Don's Freeware Corner articles are printed in the UTAH VALLEY TECHNOLOGY AND GENEALOGY GROUP (UVTAGG) Newsletter TAGGology each month and are posted on his Class Notes Page where there may be corrections and updates.


2020 Donald R. Snow - Last updated 2020-05-04.


Internet Archive is a free webpage that has the goal of "saving all knowledge and making it available for free".  Its URL is  and a Wikipedia article about it is at .  It is supported entirely by donations and has millions of items stored on it now, with more being added every day.  These include old versions of websites stored in their WayBack Machine.  They started "crawling" the internet in 1994, so you can find old versions of webpages from then on.  You type in the URL in the search box for the WayBack Machine which is near the center on the Internet Archive home page.  (See the image.) 


And here's what they have for our old webpages.  Our URL in the early days was, so that's what I entered. The first screenshot shows the dates they scanned our webpage and the second one shows what it looked like on 8 Aug 2000, thir first scan of it.

The scroll bar on the website in the first screenshot can be moved to the right to show all scans up to the latest in 2020.  The image for 9 Aug 2000 is the first one they stored, but our webpatge was up before that, of course, so it's not the first day of our website.  Notice that they have stored more than 300 scans our old webpage.  That's not our URL now, but that old URL is still used by our webmasters for testing, so it's still there and being scanned.   We started the organization in about Jan 1991, so this was almost 10 years later.  And I was involved with it from the beginning.

For another example take a look at my own webpage on 6 Mar 2012 by searching for .  Times have changed, haven't they?

Near the top of these old versions of websites is a box with the date and arrows left and right which take you to previous or later scans of that webpage, so you can follow what it looked like over time.   Since they don't always scan everything, if you find a website that you want to be sure they preserve in the WayBack Machine, this article shows how to do it.


Extensions are add-on programs to accomplish tasks in browsers.  The one we are discussing today, Save To The WayBack Machine, is for the Chrome browser and there may be similar extensions to do the ssame thing in other browsers.  To use a browser extension you install it first and they are easy to install.  You select the ones you want and when you install them, they put icons on your browser taskbar to click to run them. 


 To install this extension on Chrome click on the 3-vertical-dot icon in the upper right corner of Chrome.  Then click on  More Tools > Extensions.  That page shows the Chrome extensions you already have installed.  To find the extension we want here, Save To The Wayback Machine, click on the "hambuirger" icon (the 3 horizontal bars in the upper left corner), then click on Open Chrome Web Store (lower left corner) and search for "wayback machine" (without the quotes).  This finds two or three extensions, so click on the one called Save To The Wayback Machine.  Click to add it to your Chrome browser and it puts a small Internet Archive icon in your Chrome taskbar near the upper right side.  If you already have several extensions installed, you may not see the Internet Archive icon until you click on the 3-vertical-dots icon to open up more taskbar space.  When you hover your cursor over the icon, it says Save To The Wayback Machine.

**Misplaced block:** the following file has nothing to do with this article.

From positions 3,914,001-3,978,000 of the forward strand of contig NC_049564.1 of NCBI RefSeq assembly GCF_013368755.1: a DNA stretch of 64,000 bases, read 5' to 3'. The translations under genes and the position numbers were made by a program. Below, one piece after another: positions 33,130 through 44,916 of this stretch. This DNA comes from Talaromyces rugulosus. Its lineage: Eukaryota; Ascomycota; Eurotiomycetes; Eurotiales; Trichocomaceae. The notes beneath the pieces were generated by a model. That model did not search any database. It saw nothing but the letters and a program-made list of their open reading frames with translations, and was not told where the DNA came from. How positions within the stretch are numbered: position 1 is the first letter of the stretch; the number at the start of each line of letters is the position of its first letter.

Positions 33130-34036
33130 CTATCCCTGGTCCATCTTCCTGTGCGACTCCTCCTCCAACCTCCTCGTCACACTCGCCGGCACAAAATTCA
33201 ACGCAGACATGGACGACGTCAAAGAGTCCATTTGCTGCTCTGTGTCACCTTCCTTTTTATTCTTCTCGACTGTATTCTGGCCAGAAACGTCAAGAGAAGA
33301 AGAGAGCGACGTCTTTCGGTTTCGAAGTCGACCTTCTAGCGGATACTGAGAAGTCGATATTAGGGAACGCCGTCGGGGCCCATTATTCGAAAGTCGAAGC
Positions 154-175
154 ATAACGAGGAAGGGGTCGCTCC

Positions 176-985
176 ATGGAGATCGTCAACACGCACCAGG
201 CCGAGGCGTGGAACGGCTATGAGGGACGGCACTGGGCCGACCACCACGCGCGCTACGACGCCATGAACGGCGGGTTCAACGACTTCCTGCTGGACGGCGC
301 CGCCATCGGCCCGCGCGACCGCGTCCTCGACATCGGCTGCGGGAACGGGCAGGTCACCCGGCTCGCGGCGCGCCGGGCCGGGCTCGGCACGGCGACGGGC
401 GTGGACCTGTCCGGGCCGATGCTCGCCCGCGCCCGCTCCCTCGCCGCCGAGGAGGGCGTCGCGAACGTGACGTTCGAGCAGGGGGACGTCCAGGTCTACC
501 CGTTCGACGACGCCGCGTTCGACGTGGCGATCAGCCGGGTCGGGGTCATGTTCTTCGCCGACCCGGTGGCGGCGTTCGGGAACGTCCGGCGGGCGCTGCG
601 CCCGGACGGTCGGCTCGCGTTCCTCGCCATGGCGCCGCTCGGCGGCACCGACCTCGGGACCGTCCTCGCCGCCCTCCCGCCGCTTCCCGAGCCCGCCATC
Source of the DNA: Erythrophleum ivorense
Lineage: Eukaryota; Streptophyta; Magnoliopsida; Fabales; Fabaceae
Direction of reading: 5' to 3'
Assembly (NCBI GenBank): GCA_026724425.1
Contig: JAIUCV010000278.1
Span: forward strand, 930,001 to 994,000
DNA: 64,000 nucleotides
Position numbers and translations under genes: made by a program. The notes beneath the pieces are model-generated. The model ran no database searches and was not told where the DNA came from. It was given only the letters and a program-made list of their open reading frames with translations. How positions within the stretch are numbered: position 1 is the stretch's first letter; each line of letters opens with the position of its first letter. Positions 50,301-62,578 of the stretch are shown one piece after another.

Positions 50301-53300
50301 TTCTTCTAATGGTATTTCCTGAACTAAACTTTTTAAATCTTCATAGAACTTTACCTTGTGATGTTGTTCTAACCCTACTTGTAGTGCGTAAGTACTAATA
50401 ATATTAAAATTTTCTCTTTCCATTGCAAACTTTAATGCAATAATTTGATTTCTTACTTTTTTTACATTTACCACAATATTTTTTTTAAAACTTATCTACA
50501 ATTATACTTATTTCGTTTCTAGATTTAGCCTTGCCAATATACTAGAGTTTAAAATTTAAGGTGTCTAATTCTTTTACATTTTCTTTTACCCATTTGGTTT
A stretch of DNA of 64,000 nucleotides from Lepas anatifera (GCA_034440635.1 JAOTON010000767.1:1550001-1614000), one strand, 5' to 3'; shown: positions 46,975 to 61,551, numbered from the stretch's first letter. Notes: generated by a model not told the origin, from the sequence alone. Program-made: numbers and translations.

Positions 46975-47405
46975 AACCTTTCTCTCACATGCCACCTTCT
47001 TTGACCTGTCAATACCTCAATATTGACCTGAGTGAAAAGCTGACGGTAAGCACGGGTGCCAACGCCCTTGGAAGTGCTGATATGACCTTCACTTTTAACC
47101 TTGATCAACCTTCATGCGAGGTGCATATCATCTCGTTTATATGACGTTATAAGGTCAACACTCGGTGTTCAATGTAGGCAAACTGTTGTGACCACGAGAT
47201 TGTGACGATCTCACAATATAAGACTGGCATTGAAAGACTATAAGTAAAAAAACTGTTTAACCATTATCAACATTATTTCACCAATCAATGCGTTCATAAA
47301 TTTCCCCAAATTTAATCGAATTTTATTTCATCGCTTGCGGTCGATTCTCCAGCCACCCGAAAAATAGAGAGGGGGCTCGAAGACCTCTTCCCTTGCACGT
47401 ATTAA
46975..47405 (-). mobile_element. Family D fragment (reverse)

Once you have the extension installed in Chrome, when you see a webpage that you want to be sure is preserved in the WayBack Machine, click on the extension icon to open a short men.   Note that you can only save "static" webpages, not dynamically produceed ones such as in FamilySearch when you search for an individual.   Here is a screenshot of the Save To The WayBack Machine short menu.

The short menu contains information such as the last time that webpage was preserved, its Archival History, and how many webpages you have asked to be saved, yourself.  I don't know if there is a limit to the number pages an individual can save, since they want to preserve what people are interested in.  Also, I don't know if you have to be a member (free) of Internet Archive to save webpages, since I am a member and don't know if you can save them without being one.  The Archival History shows a bar graph of every day that webpage was saved and that could go back as far as 1994 when they started. I noticed that several of my class notes webpages have never been saved, probably because they are fairly recent and Internet Archive hasn't "crawled" them yet.  I've been clicking to save them to see if that triggers saving them more often.  It only takes a second or two to save the webpage and it asks if you want to view the saved page in the WayBack Machine. BTW, I haven't found any way to save subpages, only the one you are on.


Remember the Internet Archive WayBack Machine when you are looking for a webpage that is now gone from the internet or changed. Not all pages are there, of course, but most are and they scan the internet often enough that they get most of the changes that are made to webpages.  But to be sure they save the ones you want, install the extension and click on it when you see a good page to save.  This has only been for the Chrome browser, but there are probably similar extensions for other browsers.